Kentucky Candle-Factory Workers To Sue Firm Over 'Flagrant Indifference' To Safety
Reprinted with permission from the Daily Kos
A number of Kentucky candle factory workers who said supervisors threatened them with firing if they left the site before last week’s deadly tornado have sued the company.
The lawsuit states that Mayfield Consumer Products, a major supplier of brands including Bath & Body Works, “showed a ‘flagrant indifference’ to workers' safety the night of the tornado,” The Louisville Courier Journalreports. Attorneys representing the workers are seeking to make the litigation a class action suit.A number of workers said that Mayfield Consumer Products supervisors forbade them from leaving the factory to shelter at home, including using the threat of termination. NBC News reports that workers made the pleas to management several hours before the tornado actually hit Mayfield, which should have given them ample time to safely leave.
As many as 15 workers reportedly asked to leave. The attorney representing a number of workers told Courier Journal earlier this week he possesses "corroborating recorded evidence" backing up workers’ claims.
”The lawsuit also alleges serious violations of worker safety laws and a massive cover-up scheme to protect the interest of the candle factory in western Kentucky,” WLKY reported. “One of the attorneys representing the survivors, William Davis, calls the factory ‘a modern-day sweatshop.’”
As noted earlier, Mayfield Consumer Products had a number of contracts with local jails exploiting the labor of incarcerated people. The company also recruited workers from Puerto Rico, “from economically challenged backgrounds that are willing to move to Kentucky from Puerto Rico for jobs paying $10, $12 an hour,” an attorney who represented a number of Puerto Rican workers in a 2019 lawsuit against the company told WFPL.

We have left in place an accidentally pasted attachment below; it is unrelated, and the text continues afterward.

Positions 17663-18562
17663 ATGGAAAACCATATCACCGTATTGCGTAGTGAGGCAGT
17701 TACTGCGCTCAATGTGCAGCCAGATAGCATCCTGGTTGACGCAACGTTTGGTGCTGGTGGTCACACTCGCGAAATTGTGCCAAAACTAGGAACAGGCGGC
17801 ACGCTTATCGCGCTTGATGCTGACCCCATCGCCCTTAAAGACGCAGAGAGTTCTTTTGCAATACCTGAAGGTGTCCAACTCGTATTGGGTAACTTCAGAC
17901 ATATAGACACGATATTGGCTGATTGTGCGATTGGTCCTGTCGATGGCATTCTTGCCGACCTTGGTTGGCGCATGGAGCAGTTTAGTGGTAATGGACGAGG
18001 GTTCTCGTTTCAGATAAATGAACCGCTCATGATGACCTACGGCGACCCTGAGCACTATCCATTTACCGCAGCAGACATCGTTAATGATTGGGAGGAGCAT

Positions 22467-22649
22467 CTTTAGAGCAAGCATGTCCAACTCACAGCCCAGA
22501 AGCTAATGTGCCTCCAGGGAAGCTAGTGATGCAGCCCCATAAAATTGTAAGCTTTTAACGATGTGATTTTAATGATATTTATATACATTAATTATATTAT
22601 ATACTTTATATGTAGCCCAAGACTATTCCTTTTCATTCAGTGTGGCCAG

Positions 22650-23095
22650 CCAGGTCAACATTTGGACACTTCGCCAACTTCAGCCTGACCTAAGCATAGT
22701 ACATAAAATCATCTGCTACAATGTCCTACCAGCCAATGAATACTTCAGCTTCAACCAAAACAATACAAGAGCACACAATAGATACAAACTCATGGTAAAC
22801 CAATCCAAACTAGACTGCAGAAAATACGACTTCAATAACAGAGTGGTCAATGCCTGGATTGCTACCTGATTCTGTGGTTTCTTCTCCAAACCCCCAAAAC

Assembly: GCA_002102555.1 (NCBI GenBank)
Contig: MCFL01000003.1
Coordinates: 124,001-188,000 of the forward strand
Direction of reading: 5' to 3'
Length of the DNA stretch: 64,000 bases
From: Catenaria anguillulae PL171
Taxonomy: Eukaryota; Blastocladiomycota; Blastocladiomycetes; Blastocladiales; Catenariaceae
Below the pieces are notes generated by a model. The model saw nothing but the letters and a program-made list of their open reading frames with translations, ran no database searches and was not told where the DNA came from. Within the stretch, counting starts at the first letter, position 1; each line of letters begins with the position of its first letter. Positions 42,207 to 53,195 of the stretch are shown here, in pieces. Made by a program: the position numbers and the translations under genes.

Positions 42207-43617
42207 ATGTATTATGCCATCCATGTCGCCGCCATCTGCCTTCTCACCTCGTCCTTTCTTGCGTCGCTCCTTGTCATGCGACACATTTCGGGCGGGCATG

In this new lawsuit, “plaintiffs allege that Mayfield Consumer Products required the 110 employees at the factory Friday night to work even though the company ‘knew or should have known about the expected tornado and the danger of serious bodily injuries and death to its employees if its employees were required to remain at its place of business during the pendency of the expected tornado,’” Courier Journal continued.
“I just wish they had called and said, ‘No one come in ’til it’s over, ’til we see what’s going on. ‘Til it’s passed over,’” Ivy Williams told WFPL. His wife, Janine, was among the eight workers killed at the factory.
Courier Journal reports that Mayfield Consumer Products spokesperson Bob Ferguson claimed that because of COVID-19, workers could go home whenever they want. "If someone comes to work, and three hours into the shift, they say ‘I want to go home,’ they're free to go home without penalties, and they can come back to work the next day and start,” he said.
But GOP Rep. James Comer told CNN that the factory had been “going 24/7” to meet Christmas demand. ”It’s easier to conceive of an octet of flying reindeer than of a factory with a come-and-go-as-you-please policy for its employees,” MSNBC opinion editor Jarvis DeBerry wrote.